[A little over a year ago I reviewed the first two books in Guillermo del Toro & Chuck Hogan's The Strain trilogy. This review of the third book assumes that you've read my review for the first two books, which you can find here.]
About this time last year I offered up that the first two books in the trilogy (The Strain and The Fall) were pretty much Left Behind for pagans. I have changed my assessment, now that the trilogy has concluded. This trilogy is Left Behind for pagans who like a little mysticism sprinkled here and there. (The more cruel among us may just say it's for fans of Left Behind.) Initially, I said that del Toro (who refers to himself as a "lapsed Catholic") had taken a naturalistic approach to vampires and that his approach appeared to be intentional. Some described the series as Stephen King meets Michael Crichton.
When I read the third and final book The Night Eternal this last week, I was dumbfounded. It seemed like the series did a 180 worldview shift. Suddenly, now that the ragtag group of rebels have their hands on the infamous vampire text the occito lumen there is this whole backstory which emerges about how The Master (the big bad vampire who is in the process of taking over the world) is actually the ancient bloodworms of an heretofore unknown archangel named Ozryel who had what can only be described as having had vampiric tendencies before his body was torn to pieces by God as a punishment for biting one of his fellow archangels (or something... it was kind of a sloppy story...). Anyway, the series went from being highly scientific/naturalistic in book one to a very hopeless, nihilistic tone in book two, and then ultimately a very spiritual, religious message and tone in the last book.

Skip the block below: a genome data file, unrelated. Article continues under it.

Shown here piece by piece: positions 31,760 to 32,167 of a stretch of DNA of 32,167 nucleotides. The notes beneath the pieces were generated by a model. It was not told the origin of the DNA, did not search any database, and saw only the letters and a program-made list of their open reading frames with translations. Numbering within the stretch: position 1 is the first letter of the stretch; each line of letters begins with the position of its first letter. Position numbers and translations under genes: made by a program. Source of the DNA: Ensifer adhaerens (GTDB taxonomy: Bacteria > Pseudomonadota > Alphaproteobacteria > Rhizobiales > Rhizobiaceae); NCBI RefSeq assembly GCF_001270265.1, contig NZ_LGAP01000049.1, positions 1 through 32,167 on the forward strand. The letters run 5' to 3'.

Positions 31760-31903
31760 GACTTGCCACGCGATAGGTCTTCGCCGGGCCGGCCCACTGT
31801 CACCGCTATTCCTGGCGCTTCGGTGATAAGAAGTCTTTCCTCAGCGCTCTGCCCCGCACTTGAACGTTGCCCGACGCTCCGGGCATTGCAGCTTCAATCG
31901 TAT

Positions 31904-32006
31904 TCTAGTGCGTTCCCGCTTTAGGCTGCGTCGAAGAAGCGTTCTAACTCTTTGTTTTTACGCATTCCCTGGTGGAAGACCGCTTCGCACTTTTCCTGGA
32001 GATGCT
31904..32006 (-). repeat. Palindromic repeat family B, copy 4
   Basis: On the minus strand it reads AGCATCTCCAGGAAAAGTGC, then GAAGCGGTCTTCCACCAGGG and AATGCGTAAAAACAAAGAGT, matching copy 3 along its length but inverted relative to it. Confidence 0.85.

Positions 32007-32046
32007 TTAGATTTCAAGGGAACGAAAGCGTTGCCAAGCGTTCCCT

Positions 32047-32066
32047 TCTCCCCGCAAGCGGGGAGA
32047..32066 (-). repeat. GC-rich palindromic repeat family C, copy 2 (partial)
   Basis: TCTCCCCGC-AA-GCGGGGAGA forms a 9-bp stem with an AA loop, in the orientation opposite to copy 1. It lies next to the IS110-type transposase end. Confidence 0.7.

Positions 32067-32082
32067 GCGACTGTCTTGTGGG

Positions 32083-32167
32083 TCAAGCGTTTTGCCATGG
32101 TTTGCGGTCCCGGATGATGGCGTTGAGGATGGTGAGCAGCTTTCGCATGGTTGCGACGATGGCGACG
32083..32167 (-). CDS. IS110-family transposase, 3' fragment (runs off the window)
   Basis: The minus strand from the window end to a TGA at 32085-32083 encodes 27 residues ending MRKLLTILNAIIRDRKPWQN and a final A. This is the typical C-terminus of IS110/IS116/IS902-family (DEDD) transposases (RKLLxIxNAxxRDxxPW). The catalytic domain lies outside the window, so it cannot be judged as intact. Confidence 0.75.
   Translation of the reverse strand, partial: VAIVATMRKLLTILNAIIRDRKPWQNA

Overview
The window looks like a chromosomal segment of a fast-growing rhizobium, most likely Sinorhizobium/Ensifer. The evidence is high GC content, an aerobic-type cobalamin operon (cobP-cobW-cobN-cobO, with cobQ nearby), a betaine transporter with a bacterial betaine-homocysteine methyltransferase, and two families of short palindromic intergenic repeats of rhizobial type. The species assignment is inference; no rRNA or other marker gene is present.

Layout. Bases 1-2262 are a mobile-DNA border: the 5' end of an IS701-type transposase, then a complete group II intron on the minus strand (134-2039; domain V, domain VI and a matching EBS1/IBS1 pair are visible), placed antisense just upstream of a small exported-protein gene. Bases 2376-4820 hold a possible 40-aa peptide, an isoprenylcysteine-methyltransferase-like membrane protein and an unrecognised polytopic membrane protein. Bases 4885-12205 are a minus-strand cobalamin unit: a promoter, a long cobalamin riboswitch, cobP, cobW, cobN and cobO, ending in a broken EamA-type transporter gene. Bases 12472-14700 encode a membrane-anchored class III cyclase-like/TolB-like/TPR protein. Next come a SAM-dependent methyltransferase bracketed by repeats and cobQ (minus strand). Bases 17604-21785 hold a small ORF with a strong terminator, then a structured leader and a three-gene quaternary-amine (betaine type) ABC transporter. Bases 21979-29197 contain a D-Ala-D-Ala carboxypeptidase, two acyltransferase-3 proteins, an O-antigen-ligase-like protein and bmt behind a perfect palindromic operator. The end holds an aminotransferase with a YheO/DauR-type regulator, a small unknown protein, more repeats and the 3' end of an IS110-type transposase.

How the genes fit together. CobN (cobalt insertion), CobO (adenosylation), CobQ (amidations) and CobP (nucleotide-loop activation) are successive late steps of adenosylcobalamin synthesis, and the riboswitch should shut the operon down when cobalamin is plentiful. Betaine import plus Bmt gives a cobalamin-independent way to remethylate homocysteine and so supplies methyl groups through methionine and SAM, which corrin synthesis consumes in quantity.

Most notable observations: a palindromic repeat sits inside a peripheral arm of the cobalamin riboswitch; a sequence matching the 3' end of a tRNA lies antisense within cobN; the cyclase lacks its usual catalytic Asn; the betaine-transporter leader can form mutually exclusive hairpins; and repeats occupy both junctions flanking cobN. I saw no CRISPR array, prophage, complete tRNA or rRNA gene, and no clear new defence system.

God, somehow, becomes a big player in the book, and the unlikely second half of the book involves a lot of repetitive phrases such as "Eph stabbed the vampire,"... "Eph's silver sword impaled the vampire," ... "Eph was almost a gonner, but then Mr. Quinlan saved him." I say "unlikely" second half because while The Master has guns and helicopters and weapons galore, Eph and his fellow rebels really only have the Book, a bunch of swords, and a nuke which they plan to use to blow up The Master's birthplace. This nearly all-powerful being who has subjugated the entire human race by book three simply cannot seem to catch this group of oh-so-clever humans who refused to be turned into vampires.
And in the end, there's a reason for that. God is on their side. With God as the tale's before unknown (and certainly unspoken of) deus ex machina we all know there is no stopping Eph, Fet and Nora and their nuclear dream of a world without the Master. And so the drama is stripped from the story. Don't get me wrong - I'm glad that some sort of God won the day in this book, but because he was 100% absent in the first two books, it looks a little like a series that didn't have a built-in ending.